Rediscount rates are economic facts of little significance to the layman. Nonetheless, they are of vital importance. The controversy over the rate manipulations of the Federal Reserve Board in the summer and early fall of 1929 and its relation to the stock-market crash still rages. Thus news that the Bank of France has raised its rate of interest from 2 1-2 to 4 per cent, while apparently merely one more fact for statisticians and graph-makers, may conceivably have drastic repercussions.
Increasing the discount rate is a means of arresting the flight of gold from France. The excitement that prevails among the cabinet in Paris indicates that its success is doubtful. Should the attempt fail, the result would probably be abandonment of the gold standard. Since France and Italy--whose currency has recently been decidely unstable--are the only great powers remaining on gold, this might in turn result in the prevalence of managed currency throughout the world.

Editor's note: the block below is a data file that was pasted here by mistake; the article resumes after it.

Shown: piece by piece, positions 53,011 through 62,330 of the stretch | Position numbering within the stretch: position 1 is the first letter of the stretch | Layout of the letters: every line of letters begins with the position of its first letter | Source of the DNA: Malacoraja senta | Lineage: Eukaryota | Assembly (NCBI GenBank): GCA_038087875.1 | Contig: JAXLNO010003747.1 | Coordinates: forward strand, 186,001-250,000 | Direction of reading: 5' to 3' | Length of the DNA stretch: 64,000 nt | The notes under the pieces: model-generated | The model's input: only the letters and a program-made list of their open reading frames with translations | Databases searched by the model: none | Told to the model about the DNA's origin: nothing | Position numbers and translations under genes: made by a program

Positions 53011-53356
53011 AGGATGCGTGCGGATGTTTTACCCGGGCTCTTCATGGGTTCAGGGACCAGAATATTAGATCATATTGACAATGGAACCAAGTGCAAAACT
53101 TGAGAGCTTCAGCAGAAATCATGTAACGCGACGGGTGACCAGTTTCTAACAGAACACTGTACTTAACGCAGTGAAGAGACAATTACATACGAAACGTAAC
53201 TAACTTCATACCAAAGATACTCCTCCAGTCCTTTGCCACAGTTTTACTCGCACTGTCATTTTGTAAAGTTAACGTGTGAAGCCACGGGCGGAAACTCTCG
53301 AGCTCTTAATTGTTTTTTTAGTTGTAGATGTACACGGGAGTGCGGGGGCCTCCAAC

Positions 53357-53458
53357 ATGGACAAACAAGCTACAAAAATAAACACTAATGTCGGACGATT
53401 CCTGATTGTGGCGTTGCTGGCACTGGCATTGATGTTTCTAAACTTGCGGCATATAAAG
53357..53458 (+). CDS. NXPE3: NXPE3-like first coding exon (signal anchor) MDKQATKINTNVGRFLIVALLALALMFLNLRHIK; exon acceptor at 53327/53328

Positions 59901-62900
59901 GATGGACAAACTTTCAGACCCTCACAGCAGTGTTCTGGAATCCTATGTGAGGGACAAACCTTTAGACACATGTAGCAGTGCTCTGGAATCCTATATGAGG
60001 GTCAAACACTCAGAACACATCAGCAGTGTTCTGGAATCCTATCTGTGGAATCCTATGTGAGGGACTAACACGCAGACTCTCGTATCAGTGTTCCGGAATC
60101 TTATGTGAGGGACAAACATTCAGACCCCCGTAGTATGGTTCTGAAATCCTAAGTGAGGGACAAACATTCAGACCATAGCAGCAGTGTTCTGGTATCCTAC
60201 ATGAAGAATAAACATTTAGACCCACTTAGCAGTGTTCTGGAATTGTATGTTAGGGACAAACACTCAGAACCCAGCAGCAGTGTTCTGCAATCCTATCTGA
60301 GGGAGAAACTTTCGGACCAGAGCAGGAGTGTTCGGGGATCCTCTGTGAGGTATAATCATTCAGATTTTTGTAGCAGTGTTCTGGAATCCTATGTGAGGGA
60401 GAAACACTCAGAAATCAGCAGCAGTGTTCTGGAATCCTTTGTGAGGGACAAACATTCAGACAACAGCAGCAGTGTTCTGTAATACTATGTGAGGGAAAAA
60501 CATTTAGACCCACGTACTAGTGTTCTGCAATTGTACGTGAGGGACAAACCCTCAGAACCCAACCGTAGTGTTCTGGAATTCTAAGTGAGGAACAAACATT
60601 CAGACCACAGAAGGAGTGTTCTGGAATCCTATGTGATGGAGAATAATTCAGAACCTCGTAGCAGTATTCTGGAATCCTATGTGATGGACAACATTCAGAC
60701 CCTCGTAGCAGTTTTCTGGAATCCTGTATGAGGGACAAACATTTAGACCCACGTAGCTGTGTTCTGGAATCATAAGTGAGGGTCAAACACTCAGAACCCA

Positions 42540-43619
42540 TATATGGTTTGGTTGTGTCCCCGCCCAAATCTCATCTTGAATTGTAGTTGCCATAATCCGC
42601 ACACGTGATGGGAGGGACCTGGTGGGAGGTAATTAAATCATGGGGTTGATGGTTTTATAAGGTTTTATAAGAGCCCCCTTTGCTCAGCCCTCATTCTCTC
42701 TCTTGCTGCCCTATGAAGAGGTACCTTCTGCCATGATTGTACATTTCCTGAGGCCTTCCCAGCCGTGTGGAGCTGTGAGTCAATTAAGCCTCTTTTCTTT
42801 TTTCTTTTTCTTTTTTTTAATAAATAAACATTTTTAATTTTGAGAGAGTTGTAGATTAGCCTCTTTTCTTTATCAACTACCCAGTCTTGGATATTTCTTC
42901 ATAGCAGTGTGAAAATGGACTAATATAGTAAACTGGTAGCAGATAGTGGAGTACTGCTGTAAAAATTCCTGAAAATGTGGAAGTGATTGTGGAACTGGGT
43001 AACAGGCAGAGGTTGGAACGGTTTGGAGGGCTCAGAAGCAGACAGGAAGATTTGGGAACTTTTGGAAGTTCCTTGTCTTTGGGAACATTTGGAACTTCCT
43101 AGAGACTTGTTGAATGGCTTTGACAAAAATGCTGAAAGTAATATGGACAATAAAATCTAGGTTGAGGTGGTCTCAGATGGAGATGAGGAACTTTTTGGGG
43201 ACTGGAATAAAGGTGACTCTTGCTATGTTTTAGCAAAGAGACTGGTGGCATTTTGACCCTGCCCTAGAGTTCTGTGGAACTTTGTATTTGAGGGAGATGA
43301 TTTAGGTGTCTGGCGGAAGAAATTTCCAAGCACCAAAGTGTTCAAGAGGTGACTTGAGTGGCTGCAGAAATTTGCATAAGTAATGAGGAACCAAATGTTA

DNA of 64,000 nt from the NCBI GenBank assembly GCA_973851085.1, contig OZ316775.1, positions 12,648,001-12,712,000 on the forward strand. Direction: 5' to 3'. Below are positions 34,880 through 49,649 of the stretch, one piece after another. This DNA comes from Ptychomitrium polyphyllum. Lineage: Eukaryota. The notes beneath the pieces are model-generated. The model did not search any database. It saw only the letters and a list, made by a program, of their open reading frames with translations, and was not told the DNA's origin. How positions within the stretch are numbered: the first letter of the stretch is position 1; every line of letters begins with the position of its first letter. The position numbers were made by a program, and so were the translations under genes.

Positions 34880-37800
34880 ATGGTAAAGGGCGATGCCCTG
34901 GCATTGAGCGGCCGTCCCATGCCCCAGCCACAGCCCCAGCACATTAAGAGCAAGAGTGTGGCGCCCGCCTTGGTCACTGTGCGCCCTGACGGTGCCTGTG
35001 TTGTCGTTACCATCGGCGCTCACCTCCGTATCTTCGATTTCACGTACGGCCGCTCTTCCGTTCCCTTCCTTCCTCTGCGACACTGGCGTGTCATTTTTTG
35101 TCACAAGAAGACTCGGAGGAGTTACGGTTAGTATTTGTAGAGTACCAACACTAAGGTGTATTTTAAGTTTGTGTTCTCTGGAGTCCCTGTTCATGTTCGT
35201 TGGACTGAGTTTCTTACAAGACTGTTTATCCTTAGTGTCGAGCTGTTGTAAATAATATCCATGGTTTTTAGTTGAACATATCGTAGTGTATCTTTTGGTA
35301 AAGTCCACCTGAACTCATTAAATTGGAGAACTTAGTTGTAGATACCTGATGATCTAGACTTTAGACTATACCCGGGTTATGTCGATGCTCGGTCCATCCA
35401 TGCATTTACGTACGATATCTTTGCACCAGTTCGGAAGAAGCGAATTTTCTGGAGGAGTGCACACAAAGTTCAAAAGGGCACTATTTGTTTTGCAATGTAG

To seekers after monetary stability, this sequence of events may at first seem calamitous. It is true, nevertheless, that general inflation would be a more satisfactory basis for international negotiation than the present hybrid status. Thus although devaluation of the franc may cause temporary panic in France, it need not be disastrous in its ultimate consequences. On the contrary, if it should make possible an adjustment of the existing economic warfare, it would be of tremendous value to the world in general and therefore to France itself.